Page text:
Ms. Stiviano has always known with whom she was dealing. She knew he was an extremely wealthy and powerful racist. It was a certainty that one day something would happen in the relationship where she would need indisputable proof of whatever the something turned out to be. But for the tapes, it is likely she would have been dismissed as a nut case, disgruntled employee, liar, or extortionist. She was well aware that he was willing to pay for her attention and whatever else she had to offer notwithstanding his racist views. Although we have good reason to question her moral code, she knew he was without one as well. In this regard, if and when things went wrong, there would be no boundaries when it was time to silence and/or destroy her.
When we listen to the tapes, the tone of Ms. Stiviano voice is never argumentative, hostile, or combative. She merely asks probing questions, and he delivers the answers, proving what she has always known about him. We have now seen a number of television interviews involving the key players in this scandal. I cast my vote for Ms. Stiviano for being the interviewee who has remained calm under pressure; prepared for the hard questions; and unfazed by how she’s been portrayed. That is because she was always ready for this day.
It is Donald Sterling who was unprepared for the blow-up. With all his power, wealth, education, and resources, none of it worked because the Player got played. As the details of their relationship have emerged, as well as the comments made in the interviews with Donald Sterling, Shellie Sterling, and V. Stiviano, we see the devastation of toxic relationships. Donald Sterling thought he was playing V. Stiviano and in the end, he was the one reduced to tears in an Anderson Cooper interview because he thought she loved him. Shellie Sterling has been married to a man for almost sixty years (a life time), and she states in an interview with Barbara Walters that she doesn’t love him. So we can assume that for some time she has been in a loveless marriage. V. Stiviano’s interviews come off like she’s ruthless, heartless, stupid (remember the comment “I’m his Silly Rabbit”), and without morals. The interviews have been hard-hitting, but she remains cool. In this case, cool isn’t a good thing. It’s tragic that a young woman’s life is so morally corrupt that healthy emotions and relationships elude her, but she seems to be okay with that.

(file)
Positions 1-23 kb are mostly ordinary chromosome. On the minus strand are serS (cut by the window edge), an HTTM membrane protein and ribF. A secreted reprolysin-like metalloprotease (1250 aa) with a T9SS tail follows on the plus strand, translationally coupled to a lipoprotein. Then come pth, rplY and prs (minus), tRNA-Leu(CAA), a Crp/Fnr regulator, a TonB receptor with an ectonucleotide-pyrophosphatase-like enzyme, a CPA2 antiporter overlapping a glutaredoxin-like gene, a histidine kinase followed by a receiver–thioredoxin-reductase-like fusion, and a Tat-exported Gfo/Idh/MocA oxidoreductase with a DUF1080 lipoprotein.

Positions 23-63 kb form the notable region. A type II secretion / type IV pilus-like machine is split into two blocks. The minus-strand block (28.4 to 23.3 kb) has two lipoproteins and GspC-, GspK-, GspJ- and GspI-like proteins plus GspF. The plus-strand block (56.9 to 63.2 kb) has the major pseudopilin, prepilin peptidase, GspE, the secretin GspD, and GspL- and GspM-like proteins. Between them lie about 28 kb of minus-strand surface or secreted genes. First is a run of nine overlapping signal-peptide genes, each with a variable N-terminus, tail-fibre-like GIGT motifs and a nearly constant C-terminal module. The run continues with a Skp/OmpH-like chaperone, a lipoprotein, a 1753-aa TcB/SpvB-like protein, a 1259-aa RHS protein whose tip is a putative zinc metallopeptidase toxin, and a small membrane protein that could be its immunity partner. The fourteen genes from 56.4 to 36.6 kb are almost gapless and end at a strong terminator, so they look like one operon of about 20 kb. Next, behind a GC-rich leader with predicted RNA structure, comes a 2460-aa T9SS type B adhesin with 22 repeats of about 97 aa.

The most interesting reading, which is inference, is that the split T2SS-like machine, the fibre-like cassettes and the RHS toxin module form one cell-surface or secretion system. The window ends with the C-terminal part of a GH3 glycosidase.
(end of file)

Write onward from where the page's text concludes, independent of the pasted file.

Lies (an untruth) and deceit (to omit the truth) are elements of the toxic relationship, and those who are involved in these types of relationships rely on lies and deceit to get what they want, control their partner (another element of the toxic relationship), and as hard as it is to fathom, maintain the relationship. Toxic relationships are destructive, so it is ludicrous to think that lies, deceit, and control will preserve any healthy relationship. As lies, deceit, and control compound, the individuals who are involved become lost in a maze where all parties become players, if for no other reason than to survive. Relationships, good or bad, become a part of us. The risk of being the Player is that he or she will get played. If you tamper, play with, or entertain toxicity, it will become a part of you. If you seek, embrace, and preserve healthy relationships, the elements thereof become a part of you.
Pamela Reaves is the Founder and CEO of NELLA LLC. She is a Certified Professional Coach, Author, Empowerment Seminar Facilitator, Magazine Columnist, and Lifestyle Event Visionary. Pam holds a Bachelors of Science Degree in Business Management and has over 30 years of professional experience working and thriving in diverse corporate cultures. Pam has appeared on several radio talk shows, radio blog talk shows, and participated in a host of other cultural events, conferences and workshops. She has been a participating author in several book expos and festivals.
To read more of Pam’s articles, please visit http://www.copastyle.com.